"How to Not Be a Dick" The Social Cues Handbook that Needs to Exist

03/22/2016 03:37 pm ET Updated Mar 23, 2017

If you had adequate child rearing, then at some point (if you were loved - on numerous occasions) you were taught how to act in public so that you could be a positive, well-meaning addition to society.

Belching is not a form of music - stop. After the age of 12 using deodorant is no longer a suggestion. If you can't understand the delicate balance between a white lie and lying you should do neither. You should never be the loudest one in the room unless you're on a stage. If nobody laughed the first time you told a 'joke' don't tell it again. Trying more than two samples is no longer sampling, it's called being cheap and trying get a free meal - not okay. You shouldn't randomly touch people because you want to...

As kids, preteens and graying adults, our encounters with people constantly modify (and hopefully mature) as we interact with others in our daily lives. We're often told and taught how to act and how to respond to social cues; however, where is the advice/10 Commandments/Bill of Rights on how to react when other people fail to uphold the basic expectations of being a civil human being in society?

Below are three scenarios I've found myself in recently. In each instance, I had no idea what to say or how to react. I still don't. If you were in my shoes, what would you do?I've shared these situations with friends and family and the wide gamut of responses I received proves we are in dire need of a policy handbook so that there can be consistent messaging on how we're supposed to appropriately respond to situations. Here goes:

Situation 1 (Strangers): I recently went to an improv show and befriended someone in line. She seemed cool so we decided to sit with each other. The lounge we sat in was spacious and far from over crowded as individual seats were sporadically available in the room. We sat together on a small bench and made small talk until the show started. During our 90-minute show the first 45 minutes were fine and somewhat entertaining. However, as soon as we reached the halfway mark I smelled this insidious, almighty odor coming from the deepest trenches of someone's bowels. The smell was so strong I could feel a tear forming in my left eye and a vein throbbing on my right temple. I thought I could let it go, but after 20 minutes I knew it was bad when the guy on the other side of her got up and moved to a seat a few rows away from us. I didn't know how to break it to my 'stranger friend' that she's disgusting and I wanted to charge her for attempted murder on my nose, so I sat through the nasal onslaught for 45 minutes. We exchanged numbers after the show. I'll never use it.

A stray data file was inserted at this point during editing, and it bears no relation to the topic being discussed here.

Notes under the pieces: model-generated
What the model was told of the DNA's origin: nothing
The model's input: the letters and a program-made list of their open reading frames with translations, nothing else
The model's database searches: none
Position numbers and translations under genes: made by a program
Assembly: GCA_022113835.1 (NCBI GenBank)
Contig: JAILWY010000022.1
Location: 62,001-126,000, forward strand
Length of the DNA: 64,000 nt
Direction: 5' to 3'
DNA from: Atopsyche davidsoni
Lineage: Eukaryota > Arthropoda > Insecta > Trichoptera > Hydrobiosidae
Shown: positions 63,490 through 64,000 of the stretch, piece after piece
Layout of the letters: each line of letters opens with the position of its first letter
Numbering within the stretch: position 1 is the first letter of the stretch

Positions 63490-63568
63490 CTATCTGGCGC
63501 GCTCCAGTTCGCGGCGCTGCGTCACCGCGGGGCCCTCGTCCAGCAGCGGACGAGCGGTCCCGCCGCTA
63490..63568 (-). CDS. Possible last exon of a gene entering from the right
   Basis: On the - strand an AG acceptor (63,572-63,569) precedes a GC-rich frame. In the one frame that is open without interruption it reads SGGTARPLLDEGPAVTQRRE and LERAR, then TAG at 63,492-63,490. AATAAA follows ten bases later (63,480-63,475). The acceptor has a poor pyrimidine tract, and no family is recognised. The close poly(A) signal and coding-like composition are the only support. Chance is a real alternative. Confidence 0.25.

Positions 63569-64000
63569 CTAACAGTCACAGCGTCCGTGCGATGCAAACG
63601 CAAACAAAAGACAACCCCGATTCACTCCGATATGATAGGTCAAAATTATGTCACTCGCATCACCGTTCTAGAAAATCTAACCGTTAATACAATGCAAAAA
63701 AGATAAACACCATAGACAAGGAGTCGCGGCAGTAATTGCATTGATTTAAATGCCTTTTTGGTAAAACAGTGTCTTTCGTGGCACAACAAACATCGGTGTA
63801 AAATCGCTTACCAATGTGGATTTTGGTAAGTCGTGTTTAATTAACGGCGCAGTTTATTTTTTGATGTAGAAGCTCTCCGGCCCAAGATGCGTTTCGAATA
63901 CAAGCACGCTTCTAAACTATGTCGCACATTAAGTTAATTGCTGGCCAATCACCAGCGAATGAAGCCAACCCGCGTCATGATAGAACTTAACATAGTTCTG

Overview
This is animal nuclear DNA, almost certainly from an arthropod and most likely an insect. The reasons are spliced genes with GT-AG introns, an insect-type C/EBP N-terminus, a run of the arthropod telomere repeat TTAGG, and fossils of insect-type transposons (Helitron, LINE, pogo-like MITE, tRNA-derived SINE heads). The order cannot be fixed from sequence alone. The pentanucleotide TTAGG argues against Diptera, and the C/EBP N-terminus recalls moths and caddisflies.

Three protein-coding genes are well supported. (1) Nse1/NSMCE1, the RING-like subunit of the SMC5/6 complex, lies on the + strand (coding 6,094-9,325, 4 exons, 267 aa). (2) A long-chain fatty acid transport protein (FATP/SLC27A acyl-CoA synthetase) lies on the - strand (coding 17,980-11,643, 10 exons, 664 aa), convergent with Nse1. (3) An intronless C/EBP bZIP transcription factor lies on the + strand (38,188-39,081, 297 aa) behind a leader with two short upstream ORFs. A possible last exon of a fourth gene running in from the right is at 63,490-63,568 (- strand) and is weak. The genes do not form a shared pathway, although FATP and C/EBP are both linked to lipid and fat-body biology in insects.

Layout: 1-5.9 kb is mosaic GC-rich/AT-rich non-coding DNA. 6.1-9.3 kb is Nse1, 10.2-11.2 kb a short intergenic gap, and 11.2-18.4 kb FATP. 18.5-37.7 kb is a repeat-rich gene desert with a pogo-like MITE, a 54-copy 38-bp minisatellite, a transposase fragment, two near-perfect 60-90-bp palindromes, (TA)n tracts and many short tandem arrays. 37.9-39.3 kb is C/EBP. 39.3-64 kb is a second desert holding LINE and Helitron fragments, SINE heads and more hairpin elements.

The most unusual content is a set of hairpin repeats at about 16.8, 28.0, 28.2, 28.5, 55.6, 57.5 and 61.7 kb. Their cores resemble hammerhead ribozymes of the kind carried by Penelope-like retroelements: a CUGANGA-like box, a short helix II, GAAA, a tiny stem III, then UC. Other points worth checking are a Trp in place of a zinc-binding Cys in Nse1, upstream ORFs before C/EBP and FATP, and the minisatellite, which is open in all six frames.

Situation 2 (Children): I was in a pretty long line to use the bathroom at church one Sunday. After 10 minutes, my necessity for a stall intensified as I slowly got closer to the front of the line. With only about 5 people ahead of me, I knew I was entering the Promised Land soon. Up walks two children (we'll say 6-8 years old) who walk past the line, head into the bathroom and slowly walk out. The woman in front of me asks if they're looking for anyone and they respond "No, we just needed to go to the bathroom, but didn't want to wait in line." The woman somehow feels bad and tells them BOTH to get in front of her. What the actual #*!%?? I was furious, but didn't think it that holy to scream at someone about line etiquette in church.

Situation 3 (Awkward): I have a decent balance of guy n gal friends. I also do a pretty good job of allowing my friend circles to overlap and mingle. I have a friend who is.... awkwardly flirty when she drinks, much to the ire of my guy friends who don't really know her. On one weekend in particular, in less than two hours, she ruined the 'macking' abilities of three of my friends as she wouldn't leave them alone and somehow always managed to foil the number exchange/Instagram follow swap for each of them. I was told to handle it. However, I'm not Olivia Pope and if they had the issue they should've addressed it with her... right?

When people say I love you and you don't love them back or when a friend has put on weight and they ask if a certain shirt (read: all of their clothes) makes them look big or when a person constantly offers unwarranted and unnecessary advice how are you supposed to navigate the waters of these situations? If I allowed myself the luxury of a response, I'd have had a Donald Trump-esque reaction - speaking without thinking - benefiting absolutely no one. There's a fine line between being a mute and being a 5-year-old who has the ability to vote. I'd wholeheartedly help fund the Kickstarter that would develop a social cue handbook. I'd ask for a first edition and hopefully you'd Amazon Prime yourself a copy too because society is in desperate need of this manual.